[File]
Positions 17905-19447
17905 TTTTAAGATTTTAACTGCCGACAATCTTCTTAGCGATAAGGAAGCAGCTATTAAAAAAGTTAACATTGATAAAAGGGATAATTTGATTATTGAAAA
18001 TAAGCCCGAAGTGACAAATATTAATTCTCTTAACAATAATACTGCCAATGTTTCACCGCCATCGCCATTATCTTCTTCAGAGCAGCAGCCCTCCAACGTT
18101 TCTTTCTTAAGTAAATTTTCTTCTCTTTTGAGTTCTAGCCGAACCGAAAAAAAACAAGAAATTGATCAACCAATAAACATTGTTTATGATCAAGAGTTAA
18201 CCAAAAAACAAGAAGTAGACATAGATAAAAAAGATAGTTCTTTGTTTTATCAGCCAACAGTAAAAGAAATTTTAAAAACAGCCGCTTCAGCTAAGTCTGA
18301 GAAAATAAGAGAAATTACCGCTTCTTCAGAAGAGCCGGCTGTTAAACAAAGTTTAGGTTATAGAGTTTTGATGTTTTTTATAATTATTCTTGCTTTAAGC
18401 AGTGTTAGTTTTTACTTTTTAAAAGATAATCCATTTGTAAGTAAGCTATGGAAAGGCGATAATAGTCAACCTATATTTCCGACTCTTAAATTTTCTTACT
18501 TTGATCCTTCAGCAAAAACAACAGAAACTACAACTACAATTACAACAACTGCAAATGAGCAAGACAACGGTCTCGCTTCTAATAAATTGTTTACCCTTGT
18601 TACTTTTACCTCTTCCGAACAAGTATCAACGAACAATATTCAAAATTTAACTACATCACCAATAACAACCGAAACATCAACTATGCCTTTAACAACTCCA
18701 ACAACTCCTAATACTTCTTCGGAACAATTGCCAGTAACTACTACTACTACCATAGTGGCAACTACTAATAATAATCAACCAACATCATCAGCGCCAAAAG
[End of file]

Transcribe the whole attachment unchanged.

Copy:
Positions 17905-19447
17905 TTTTAAGATTTTAACTGCCGACAATCTTCTTAGCGATAAGGAAGCAGCTATTAAAAAAGTTAACATTGATAAAAGGGATAATTTGATTATTGAAAA
18001 TAAGCCCGAAGTGACAAATATTAATTCTCTTAACAATAATACTGCCAATGTTTCACCGCCATCGCCATTATCTTCTTCAGAGCAGCAGCCCTCCAACGTT
18101 TCTTTCTTAAGTAAATTTTCTTCTCTTTTGAGTTCTAGCCGAACCGAAAAAAAACAAGAAATTGATCAACCAATAAACATTGTTTATGATCAAGAGTTAA
18201 CCAAAAAACAAGAAGTAGACATAGATAAAAAAGATAGTTCTTTGTTTTATCAGCCAACAGTAAAAGAAATTTTAAAAACAGCCGCTTCAGCTAAGTCTGA
18301 GAAAATAAGAGAAATTACCGCTTCTTCAGAAGAGCCGGCTGTTAAACAAAGTTTAGGTTATAGAGTTTTGATGTTTTTTATAATTATTCTTGCTTTAAGC
18401 AGTGTTAGTTTTTACTTTTTAAAAGATAATCCATTTGTAAGTAAGCTATGGAAAGGCGATAATAGTCAACCTATATTTCCGACTCTTAAATTTTCTTACT
18501 TTGATCCTTCAGCAAAAACAACAGAAACTACAACTACAATTACAACAACTGCAAATGAGCAAGACAACGGTCTCGCTTCTAATAAATTGTTTACCCTTGT
18601 TACTTTTACCTCTTCCGAACAAGTATCAACGAACAATATTCAAAATTTAACTACATCACCAATAACAACCGAAACATCAACTATGCCTTTAACAACTCCA
18701 ACAACTCCTAATACTTCTTCGGAACAATTGCCAGTAACTACTACTACTACCATAGTGGCAACTACTAATAATAATCAACCAACATCATCAGCGCCAAAAG